I know I went on a bit (well a lot actually, sorry!) about the problem I had with the editor of a non-paying community magazine. And I know I said I wouldn't submit work to him again. But, (sighs heavily) I have now decided that I will. Now before people start jumping up and down, I have method in my madness. I figured that as I had worked so hard gathering the information and taking the photos, interviewing people for it, it would be a shame not to have it published. So I have submitted it for the people who contributed really. If I turn round now and tell them the article won't be in it would disappoint them as well; as denting my credibility as a serious writer.
But there has been good to come out of the experience as well. I have learned a hell of a lot by getting out there and interviewing people, taking photos, and my confidence has been boosted as a result. I've even got to know my own community better which can only be a bonus. I have also got a feature off the back of my research for the community magazine in to the Shropshire Star (local daily paper), as well as a letter about my experiences in Writing Magazine! I also have plenty more articles in the pipeline from it too - which I hope to get into the paying market.
As I have said before, I still believe that writing letters to magazines and newspapers, and articles to local community magazines - whether you get paid for your work or not - is a good place to start your writing career. It can, and does lead on to other writing opportunities you can get paid for. It allows you to practice your writing skills, plus it gives you a few cuttings for your portfolio to show other editors, and gets your name out there. It gives you the confidence to pitch your article ideas to other outlets, (In my case a Writing magazine and a local paper.)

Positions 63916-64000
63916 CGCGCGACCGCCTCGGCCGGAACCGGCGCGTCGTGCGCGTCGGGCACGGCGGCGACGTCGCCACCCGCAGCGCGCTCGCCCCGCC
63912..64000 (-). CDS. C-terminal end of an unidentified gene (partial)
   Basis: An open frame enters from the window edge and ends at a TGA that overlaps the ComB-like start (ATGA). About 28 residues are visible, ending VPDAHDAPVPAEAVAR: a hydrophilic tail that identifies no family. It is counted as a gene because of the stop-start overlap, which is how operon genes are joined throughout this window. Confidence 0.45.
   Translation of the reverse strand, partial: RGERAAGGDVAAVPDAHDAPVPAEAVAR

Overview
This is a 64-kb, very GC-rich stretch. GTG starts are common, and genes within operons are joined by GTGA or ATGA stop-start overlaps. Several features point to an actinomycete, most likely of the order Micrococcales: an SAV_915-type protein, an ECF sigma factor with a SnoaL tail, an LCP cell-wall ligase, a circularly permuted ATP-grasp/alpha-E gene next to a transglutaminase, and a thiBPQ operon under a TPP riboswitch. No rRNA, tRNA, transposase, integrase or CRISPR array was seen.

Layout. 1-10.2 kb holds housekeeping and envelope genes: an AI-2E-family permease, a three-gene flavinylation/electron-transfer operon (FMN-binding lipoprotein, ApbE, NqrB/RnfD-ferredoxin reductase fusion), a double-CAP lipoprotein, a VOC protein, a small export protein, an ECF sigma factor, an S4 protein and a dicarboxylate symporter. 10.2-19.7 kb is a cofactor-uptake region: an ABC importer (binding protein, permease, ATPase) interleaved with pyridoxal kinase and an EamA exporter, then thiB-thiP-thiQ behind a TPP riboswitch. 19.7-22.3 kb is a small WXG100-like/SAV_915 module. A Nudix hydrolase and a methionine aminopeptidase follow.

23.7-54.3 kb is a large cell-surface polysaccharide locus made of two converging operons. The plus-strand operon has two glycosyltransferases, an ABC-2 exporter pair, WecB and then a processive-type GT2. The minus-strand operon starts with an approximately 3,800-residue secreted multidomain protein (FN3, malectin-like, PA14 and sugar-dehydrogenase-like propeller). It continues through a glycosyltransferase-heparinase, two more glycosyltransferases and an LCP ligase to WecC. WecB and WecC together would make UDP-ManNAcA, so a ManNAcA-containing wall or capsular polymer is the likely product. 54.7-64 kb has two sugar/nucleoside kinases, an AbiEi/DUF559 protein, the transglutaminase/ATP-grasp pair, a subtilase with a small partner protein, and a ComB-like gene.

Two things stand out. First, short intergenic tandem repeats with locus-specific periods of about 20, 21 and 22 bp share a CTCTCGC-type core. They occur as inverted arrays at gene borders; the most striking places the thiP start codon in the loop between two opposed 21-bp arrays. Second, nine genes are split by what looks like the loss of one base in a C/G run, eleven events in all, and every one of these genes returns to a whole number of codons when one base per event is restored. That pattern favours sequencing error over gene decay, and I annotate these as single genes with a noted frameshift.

Today I have pitched an idea for a feature to The Lady Magazine on a subject I researched for the community magazine about my local area. I wouldn't have dreamed of doing that a few months ago! I wouldn't have dared have the nerve! Of course, if it all goes pear shaped I'll blame Simon Whaley! No, not really, if it wasn't for him and the rest of my lovely writing group,and the support in Blog Land, I wouldn't have got half as far as I have. Thank you all.
So don't be afraid to pitch ideas to your chosen markets. And don't just stop at the local mags, why not have a bash at the nationals? I did and had an article accepted by Writers' Forum. I have, of course, had a lot of proposals rejected by magazines such as People's Friend, Essentials, Prima, The New Writer, Writing Magazine, Writers' Forum ... the list goes on! But I still keep chugging away. In this game it really is a case of, "try, try, try again." Or should that be, "I'll sthcream and sthcream until I'm sthick!" It's the only way.
If an editor says, "No thank you," to one of your article proposals, read the magazine and several back copies again, have a rethink and pitch another idea, then another, and another until one sthicks - sorry, I mean sticks, (My daughter has a slight lisp at the moment and I seem to get one when I'm a bit stressed or tired!)
Let me know if you get something published or rejected - it's all character building and good for all writers to hear about other writer's successes and failures - it's how we learn and move on. I used to get really jealous and down hearted when I heard other writers in Blog Land saying they'd got this, that and the other published and it used to put me off writing. But not any more! I see it as a challenge - if they can do it, so can I! And so can you. Try not to think of other writers as a threat or competition - use them as a springboard to gain a bit of their enthusiasm and success and apply it to your own writing. Who knows where it might take you.